Let's see. In a world full of Segway riders, air pollution would be down. That's great. However, take away what exercise those riders may have gotten from walking, and suddenly those "150 lb. asses" are a little chunkier. Now imagine those same chunky asses whizzing around at 9-12 mph. Picture the last time you were on a busy sidewalk in Manhattan. Better still, picture the most recent time you went Christmas shopping at a mall. Add 15 lbs. to everyone, and make them three times faster.
"If a Segway hits you," says Kamen, "it's like being hit by another pedestrian." But a wee burr in my brain reminds me, "Ye cannae change th' laws o' physics!"Forgive my math: two 165 lb. objects traveling at 12 mph collide with a force equal to a trip to the emergency room, right? Note: the Segway does not have brakes. It stops when you think about stopping. I give it two months, tops, before Kamen's whizzing his Segway into litigation.
Kamen admits that it'll be tough getting Americans out of their cars and onto a smooth-gliding Segway. So he's starting small, infiltrating those vocations where walking is a tedious reality, such as mail carriers and warehousing companies such as FedEx and Amazon.com. The plan is to introduce Segway into the corporate infrastructure -- much like the desktop PC -- and let it gradually work its way into other areas of life. Sounds like a plan. I can already see the entertainment potential of a tip-proof horseless-chariot.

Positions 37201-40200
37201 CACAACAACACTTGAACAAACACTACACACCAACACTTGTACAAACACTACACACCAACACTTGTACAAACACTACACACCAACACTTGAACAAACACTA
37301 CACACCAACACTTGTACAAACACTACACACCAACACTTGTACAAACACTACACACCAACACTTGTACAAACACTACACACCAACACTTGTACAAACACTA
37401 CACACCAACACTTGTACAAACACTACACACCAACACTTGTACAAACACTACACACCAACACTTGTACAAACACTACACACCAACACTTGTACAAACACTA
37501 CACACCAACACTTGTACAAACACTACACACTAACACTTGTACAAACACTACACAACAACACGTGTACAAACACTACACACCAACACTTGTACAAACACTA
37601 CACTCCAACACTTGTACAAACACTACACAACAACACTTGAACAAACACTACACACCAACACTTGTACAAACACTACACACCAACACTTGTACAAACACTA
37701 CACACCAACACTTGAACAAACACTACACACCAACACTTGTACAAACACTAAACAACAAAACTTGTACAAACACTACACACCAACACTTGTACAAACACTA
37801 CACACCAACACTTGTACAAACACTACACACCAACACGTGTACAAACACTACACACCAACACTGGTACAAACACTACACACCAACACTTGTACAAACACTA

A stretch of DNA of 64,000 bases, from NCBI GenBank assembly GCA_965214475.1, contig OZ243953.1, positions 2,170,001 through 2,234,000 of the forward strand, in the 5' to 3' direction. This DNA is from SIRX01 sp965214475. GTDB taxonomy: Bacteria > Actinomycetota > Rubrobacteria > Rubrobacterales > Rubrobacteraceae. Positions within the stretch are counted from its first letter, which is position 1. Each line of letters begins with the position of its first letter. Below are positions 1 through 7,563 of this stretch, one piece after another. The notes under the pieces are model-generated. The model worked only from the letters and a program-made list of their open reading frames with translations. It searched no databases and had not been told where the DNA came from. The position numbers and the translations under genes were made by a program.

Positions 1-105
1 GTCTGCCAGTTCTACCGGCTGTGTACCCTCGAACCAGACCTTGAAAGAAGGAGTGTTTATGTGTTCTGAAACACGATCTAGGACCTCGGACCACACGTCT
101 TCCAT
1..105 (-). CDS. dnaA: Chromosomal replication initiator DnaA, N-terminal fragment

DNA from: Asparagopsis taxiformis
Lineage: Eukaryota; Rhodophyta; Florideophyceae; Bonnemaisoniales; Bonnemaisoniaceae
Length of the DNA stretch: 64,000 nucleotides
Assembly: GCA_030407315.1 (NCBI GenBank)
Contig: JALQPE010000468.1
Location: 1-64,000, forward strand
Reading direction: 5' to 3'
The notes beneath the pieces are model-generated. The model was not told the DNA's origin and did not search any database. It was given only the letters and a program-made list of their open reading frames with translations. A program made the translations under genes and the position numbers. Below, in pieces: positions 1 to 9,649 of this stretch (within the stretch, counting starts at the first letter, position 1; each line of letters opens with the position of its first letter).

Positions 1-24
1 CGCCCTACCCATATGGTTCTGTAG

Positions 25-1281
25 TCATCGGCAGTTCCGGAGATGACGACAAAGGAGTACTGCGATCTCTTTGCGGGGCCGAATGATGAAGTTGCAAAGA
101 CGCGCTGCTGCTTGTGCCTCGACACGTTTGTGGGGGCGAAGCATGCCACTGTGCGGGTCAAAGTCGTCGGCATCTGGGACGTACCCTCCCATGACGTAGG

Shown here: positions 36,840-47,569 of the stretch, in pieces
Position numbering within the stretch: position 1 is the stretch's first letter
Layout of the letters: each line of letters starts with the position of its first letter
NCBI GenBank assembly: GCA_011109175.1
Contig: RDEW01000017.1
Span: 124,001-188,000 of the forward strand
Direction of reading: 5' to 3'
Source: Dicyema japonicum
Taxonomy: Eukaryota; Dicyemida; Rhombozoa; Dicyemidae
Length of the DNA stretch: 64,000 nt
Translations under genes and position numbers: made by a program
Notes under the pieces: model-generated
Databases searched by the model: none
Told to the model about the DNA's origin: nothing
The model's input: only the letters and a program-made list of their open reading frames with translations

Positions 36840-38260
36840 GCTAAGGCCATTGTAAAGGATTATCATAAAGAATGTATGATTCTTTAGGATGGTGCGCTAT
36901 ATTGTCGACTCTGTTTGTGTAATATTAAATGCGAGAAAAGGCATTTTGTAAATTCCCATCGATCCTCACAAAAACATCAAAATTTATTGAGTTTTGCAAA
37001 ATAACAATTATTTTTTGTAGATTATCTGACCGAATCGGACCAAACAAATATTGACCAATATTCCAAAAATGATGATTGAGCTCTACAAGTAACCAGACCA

I see a big comeback for jousting.
*(It later was determined that he was just singing along with Faith No More on his car stereo.)
If the media is the eye on the world, Russ Carr is the finger in that eye. Tune in each month to see him dispersing the smoke and smashing the mirrors of modern mass communication. The world lost Russ on 2/7/12, but he lives on.
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12.4.01 @ 10:21a
Only a paragraph or so in, but any article that references Faith no More, AND uses it as the TITLE!!! gets my vote! Nice work Russ.
By the way, two things I;ve heard that Epic, the song, is about are: 1) masturbating; 2) ice cream.
12.4.01 @ 10:55a
You will never understand "it" 'cause it happens too fast.
12.17.01 @ 12:37a
A fair cop it's not ice cream, then.
12.17.01 @ 2:05a